Finally, while I am the instructor, I am here to learn as well. I have my opinions, my insights and my perspective, but personally I see no point in teaching if I am merely hold onto them. I look forward to lively discussion, disagreements, and new insights to this vast topic.
Week 1: Introductions
- Make 3 drawings that explore line & contour according the instructions given in the Nicolaides reading.
- Photograph an image that explores line & contour.
- Describe an abstract process that explores line & contour.
- Paul Klee, Section 1 – Pedagogical Sketchbook
- Nicolaides, The Natural Way To Draw – Exercise 1
- Walter Benjamin, Paintings or Signs and Marks
Week 2: Line
- Make 5 quick studies that explore gesture
- Create a digital piece that explores gesture
- Describe an abstract process that explores gesture
- Nicolaides, The Natural Way to Draw – Exercise 2
- Avis Newman/Catherine de Zegher, The Stage of Drawing: Gesture and Act pp 75-82
- Mick Barr, Drawing Densities for Guitar
- Michael Newman, Theater of Gesture
Week 3: Gesture
- Take a photograph of a form you like
- Make a drawing of a form you like
- Make a digital peice about form
- Write a hand written paragraph describing an imaginary form
- Nicolaides, Weight And The Modeled Drawing
- G. Spencer Brown, The Laws of Form – The Form, Forms Taken Out of the Form
- Roger Callois, Mimicry and Legendary Psychasthenia
- Gilles Deleuze & Felix Guattari, A Thousand Plateaus (read only Memories of Theologian and page 293 at the paragraph break to the paragraph break on page 294)
Week 4: Form
- Make a hour long extended drawing. Take a photo at 10 minutes intervals. You may use something from life.
- Draw for hour. You may not use something from life.
- Write two paragraphs. One describing the sensations/thoughts experienced in 1. The second description the sensations/thoughts experienced in 2.
- Nicolaides, The Natural Way To Draw – Extended Study
- Bersgon, Time and Free Will – Chapter 2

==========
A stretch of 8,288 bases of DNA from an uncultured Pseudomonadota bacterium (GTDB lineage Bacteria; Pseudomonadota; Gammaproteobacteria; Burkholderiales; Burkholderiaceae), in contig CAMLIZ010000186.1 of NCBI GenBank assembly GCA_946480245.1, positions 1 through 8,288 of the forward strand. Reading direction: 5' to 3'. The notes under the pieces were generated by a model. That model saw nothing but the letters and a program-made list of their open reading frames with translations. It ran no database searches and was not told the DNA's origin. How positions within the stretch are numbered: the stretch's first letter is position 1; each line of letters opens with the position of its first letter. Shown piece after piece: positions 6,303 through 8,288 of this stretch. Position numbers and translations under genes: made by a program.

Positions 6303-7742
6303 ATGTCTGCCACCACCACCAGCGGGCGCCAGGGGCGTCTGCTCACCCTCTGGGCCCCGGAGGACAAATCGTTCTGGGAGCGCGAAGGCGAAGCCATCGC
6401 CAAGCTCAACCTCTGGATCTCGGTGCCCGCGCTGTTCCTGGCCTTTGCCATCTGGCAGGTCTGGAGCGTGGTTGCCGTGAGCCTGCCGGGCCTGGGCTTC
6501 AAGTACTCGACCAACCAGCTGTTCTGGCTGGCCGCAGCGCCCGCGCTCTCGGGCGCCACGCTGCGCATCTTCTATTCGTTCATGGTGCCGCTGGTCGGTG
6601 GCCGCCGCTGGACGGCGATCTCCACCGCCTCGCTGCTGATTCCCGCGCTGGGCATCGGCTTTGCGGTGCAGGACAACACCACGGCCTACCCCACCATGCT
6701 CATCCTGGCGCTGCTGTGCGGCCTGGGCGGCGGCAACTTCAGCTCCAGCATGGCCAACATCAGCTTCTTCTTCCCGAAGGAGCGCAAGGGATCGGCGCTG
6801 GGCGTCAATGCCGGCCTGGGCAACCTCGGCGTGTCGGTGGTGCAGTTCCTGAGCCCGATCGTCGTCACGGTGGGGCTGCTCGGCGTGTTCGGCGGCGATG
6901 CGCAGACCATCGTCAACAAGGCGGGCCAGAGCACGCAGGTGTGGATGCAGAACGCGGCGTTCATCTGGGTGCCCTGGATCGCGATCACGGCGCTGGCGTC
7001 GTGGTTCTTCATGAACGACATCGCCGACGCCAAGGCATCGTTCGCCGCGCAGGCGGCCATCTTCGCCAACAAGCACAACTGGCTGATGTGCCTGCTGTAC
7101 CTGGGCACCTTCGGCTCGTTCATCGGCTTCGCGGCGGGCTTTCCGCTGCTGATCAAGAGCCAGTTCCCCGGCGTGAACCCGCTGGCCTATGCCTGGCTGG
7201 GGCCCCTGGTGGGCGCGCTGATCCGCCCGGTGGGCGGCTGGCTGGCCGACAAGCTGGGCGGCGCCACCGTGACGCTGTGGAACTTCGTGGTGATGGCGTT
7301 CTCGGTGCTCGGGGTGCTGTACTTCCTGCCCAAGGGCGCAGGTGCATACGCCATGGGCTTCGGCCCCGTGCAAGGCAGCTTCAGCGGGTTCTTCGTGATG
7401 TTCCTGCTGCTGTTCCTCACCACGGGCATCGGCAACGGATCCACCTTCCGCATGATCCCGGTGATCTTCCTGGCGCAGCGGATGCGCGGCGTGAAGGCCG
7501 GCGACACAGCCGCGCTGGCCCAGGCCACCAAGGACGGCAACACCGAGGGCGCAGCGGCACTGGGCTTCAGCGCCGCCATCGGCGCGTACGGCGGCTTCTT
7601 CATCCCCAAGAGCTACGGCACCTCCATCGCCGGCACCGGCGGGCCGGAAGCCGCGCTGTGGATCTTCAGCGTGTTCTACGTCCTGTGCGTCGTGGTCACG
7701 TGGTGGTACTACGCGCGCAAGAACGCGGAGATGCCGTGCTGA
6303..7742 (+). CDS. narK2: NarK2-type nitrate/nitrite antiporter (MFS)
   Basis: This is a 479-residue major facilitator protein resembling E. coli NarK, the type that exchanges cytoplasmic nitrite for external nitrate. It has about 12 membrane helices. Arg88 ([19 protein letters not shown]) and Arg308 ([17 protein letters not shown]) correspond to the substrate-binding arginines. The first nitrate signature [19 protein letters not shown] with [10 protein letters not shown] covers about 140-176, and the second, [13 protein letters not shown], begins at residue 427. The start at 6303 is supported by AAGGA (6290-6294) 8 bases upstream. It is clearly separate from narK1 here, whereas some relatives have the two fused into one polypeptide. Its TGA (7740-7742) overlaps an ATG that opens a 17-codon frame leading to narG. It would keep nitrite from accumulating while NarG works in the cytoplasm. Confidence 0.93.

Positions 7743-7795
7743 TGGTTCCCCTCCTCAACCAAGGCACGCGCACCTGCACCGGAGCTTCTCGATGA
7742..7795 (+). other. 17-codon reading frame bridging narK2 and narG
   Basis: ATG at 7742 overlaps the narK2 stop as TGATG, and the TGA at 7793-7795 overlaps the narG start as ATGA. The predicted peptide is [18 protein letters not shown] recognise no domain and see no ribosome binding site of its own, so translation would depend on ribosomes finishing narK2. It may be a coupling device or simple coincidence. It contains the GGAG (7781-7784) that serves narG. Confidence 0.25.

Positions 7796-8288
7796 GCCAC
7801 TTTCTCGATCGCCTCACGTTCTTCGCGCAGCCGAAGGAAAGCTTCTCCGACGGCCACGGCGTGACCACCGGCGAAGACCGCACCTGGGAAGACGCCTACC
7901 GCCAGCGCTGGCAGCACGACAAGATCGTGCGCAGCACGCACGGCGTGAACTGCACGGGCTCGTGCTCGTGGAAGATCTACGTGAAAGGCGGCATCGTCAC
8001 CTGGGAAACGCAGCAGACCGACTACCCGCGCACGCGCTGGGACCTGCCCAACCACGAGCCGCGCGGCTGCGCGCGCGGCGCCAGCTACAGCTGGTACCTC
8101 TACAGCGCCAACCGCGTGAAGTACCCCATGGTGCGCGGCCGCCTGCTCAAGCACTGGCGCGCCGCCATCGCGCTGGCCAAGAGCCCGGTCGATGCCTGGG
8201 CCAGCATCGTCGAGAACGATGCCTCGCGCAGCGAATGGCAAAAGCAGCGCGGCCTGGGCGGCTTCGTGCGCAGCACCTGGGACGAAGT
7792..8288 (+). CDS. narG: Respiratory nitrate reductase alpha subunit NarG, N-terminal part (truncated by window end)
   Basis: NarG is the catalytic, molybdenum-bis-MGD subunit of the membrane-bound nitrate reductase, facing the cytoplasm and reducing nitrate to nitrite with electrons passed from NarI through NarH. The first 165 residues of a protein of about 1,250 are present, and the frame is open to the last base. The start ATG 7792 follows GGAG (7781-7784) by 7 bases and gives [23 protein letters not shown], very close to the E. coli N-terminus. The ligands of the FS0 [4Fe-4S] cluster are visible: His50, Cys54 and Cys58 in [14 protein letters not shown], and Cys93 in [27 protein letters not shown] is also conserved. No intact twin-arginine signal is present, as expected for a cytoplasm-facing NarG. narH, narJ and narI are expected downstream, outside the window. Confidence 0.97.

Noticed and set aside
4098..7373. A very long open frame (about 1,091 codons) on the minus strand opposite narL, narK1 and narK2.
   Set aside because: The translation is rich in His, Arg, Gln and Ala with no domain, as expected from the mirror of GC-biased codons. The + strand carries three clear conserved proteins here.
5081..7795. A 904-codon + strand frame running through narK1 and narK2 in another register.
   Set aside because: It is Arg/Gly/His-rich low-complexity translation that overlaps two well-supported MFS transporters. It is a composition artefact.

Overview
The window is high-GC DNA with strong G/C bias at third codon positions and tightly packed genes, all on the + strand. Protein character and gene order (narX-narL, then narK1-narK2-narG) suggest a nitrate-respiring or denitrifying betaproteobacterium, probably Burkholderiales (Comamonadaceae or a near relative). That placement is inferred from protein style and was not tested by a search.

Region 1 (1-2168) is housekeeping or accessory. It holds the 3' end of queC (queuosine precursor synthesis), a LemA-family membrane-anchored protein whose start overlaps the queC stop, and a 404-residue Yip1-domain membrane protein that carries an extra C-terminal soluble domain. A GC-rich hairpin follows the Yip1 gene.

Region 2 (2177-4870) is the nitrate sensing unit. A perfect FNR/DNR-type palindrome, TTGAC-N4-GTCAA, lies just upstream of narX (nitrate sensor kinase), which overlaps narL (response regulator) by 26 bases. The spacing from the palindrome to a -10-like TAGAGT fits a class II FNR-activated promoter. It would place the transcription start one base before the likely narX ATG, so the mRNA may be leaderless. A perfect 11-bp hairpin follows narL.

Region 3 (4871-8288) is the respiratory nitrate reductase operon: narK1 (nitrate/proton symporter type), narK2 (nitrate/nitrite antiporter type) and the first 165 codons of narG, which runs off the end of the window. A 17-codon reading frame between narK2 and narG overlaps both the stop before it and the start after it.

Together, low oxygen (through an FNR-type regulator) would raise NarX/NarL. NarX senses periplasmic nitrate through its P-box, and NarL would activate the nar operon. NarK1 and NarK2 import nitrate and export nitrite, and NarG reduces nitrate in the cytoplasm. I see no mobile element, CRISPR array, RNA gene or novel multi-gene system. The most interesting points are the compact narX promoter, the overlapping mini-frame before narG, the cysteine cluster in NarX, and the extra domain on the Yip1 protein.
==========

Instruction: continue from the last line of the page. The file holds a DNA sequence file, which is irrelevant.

- Tony Conrad, Duration
Week 5: The Extended Study
- Make a colored drawing.
- Create a simple physical drawing machine. You can combine this one with #1 if you wish. Make some drawings with your machine.
- Henri Michaux, Miserable Miracle – Introduction & Chapter 1
- Walter Benjamin, A Child’s View of Color, Notes for a study of the beauty of colored illustrations in children’s books
- Joost Rekveld, The Transformations of Colour, http://www.lumen.nu/rekveld/wp/?p=60
Week 6: Color
- Find a drawing that you like by an artist. It’s preferable if it’s not something you found online. Add it to the Flickr group.
- Include a short description of why you chose the drawing.
- Midterm – Outline a final project or a personal course of study for remainder of the semester. Be prepared to give 5-8 minutes presentation explaining the what and why.
- Paul Klee, reread the first reading
- Joseph Beuys, Artists Talk – Joseph Beuys
Week 7: Humans Drawing
Week 8: Machines Drawing
- Work on your project and give a brief status presentation.
Week 9: Guest
- Agnes Martin, On the Perfection Underlying Life
- Sol Lewitt, Sentences on Conceptual Art
- Geroges Perece, Excerpt from Life: A User’s Manual
Week 10: Praxis
- Make a drawing.
- Sol Lewitt, Sentences on Conceptual Art
Week 11: Poesis
Week 12: Workshop
Week 13: Final Presentations
Week 14: Final Presentations